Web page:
Designer clothes and American Girl accessories? I have my work cut out for me here, huh, because as a general rule, I refuse to pay more for a doll’s outfit than I do for my own clothes. I refuse to fork over twenty-five bucks for a stuffed animal that I could scoop up at Walgreens for five bucks. I will not take my child to a clothing store to buy a thirty dollar shirt with the name of a store blasted across the front because she wants one. At least not right now. She has plenty of clothes that fit and look fine and it’s not her birthday or Christmas.

No. Just no.

I understand that plenty of people walking this earth that can wipe their ass after a particularly sticky and large bowel movement with the amount of money I pay each month for my mortgage and not have it effect them at all. Good for them. I don’t begrudge anyone who has earned fat cash the right to do whatever the hell they want with their cash dolla (but sticky poop is a sign that one needs more fiber so for rich folks there is really no excuse for not buying healthy food).

What I do struggle with is explaining this stuff to my daughter in a way that makes sense to her. I am trying to teach her the true value of a dollar: a single, smudgy, greenish piece of paper with George Washington’s stern looking mug staring out from it. What can a person buy with that dollar and how does a person earn that dollar AND how do I teach her these lessons without stressing her out?

Kids worry. Some of them worry a lot, but that doesn’t make them want any less. I save up so that on special occasions like Christmas and birthdays, I can get my kids the unique and at times, costly things they request. I’m happy to do it too. I want my kids to experience the special-ness of a gift and to understand that part of the sentiment includes the single-minded-focus it takes to scrape together the cash it takes to purchase these items when there isn’t much extra. I DO NOT want my kids to be worry-warts, stressing out about every dime and afraid to ask for things or want things. I DO want them to understand what it takes to be able to have the things they need and the things they want.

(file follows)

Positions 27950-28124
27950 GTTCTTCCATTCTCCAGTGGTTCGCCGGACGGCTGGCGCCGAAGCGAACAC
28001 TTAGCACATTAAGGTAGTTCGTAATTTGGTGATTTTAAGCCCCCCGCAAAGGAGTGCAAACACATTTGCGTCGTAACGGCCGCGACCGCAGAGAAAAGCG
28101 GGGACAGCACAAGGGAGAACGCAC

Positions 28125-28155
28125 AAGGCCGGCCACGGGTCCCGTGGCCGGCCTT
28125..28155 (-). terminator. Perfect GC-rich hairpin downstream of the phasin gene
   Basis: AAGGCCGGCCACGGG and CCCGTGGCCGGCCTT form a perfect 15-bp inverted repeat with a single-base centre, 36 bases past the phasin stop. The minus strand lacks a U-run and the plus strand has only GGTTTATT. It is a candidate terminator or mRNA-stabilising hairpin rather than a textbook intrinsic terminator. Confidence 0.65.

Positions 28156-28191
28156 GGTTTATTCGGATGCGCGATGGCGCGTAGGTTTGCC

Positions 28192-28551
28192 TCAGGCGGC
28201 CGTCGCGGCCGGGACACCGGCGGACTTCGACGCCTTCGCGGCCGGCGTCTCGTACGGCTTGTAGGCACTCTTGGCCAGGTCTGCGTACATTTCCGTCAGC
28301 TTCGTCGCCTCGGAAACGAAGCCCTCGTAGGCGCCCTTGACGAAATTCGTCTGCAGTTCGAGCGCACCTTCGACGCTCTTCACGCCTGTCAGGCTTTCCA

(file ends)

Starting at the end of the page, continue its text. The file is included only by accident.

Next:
Oh, but I realize that this is a jog, not a sprint. I am going to have to find ways to be a supportive role model and educator instead of a smart ass dream crusher. I am going to have to make it a priority to find opportunities to teach my daughter about money without stressing her out and making her feel guilty for wanting nice things and worrying about whether her birthday gifts mean the bills won’t get paid, because that’s not the case. There’s nothing wrong with wanting nice things. Don’t we all enjoy nice things? I know I do!

In the meantime, I am happy to let my mother, my mother in law, my cousin and anyone else who wants to pitch in, buy my daughter the American Girl crap she used to think was stupid and now suddenly finds as beautiful as JLo finds putting on her own underpants. And I won’t lie about the fact that I will save some of my pennies to get her some of the things she wants for her birthday, because I love that she loves to play dolls and immerse herself in a world of worry-less fantasy where she can do anything and everything! I want her to have a childhood, a long, wonderful, safe childhood.

But in the meantime, I’m going to do this once in awhile.

And this

Why do I do this demented crap? Because being a mom who has to teach a couple of kids about financial responsibility is hard fucking work and sometimes I just have to let loose and let my freak flag fly high. As a true American girl, I have the freedom to do this and mock celebrities if I damn well feel like it.

God bless me – a real American girl!

P.S. Kudos to the marketing genius behind American Girl who thought that creating these characters from different times, places and cultures and pushing the whole – these dolls help educate girls about what it was like in times past and making books and old fashioned clothes and butter churning shit and blah, blah, blah….. Well played. Seriously, however even though I love that Rebecca character and her Uncle Max who doesn't care what you call him as long as you don't call him late for dinner, I still hate you. I might have bought into that line of "but our product is so educational" bullshit if you fuckwads didn’t charge seven hundred and fifty million dollars for fake American Girl food.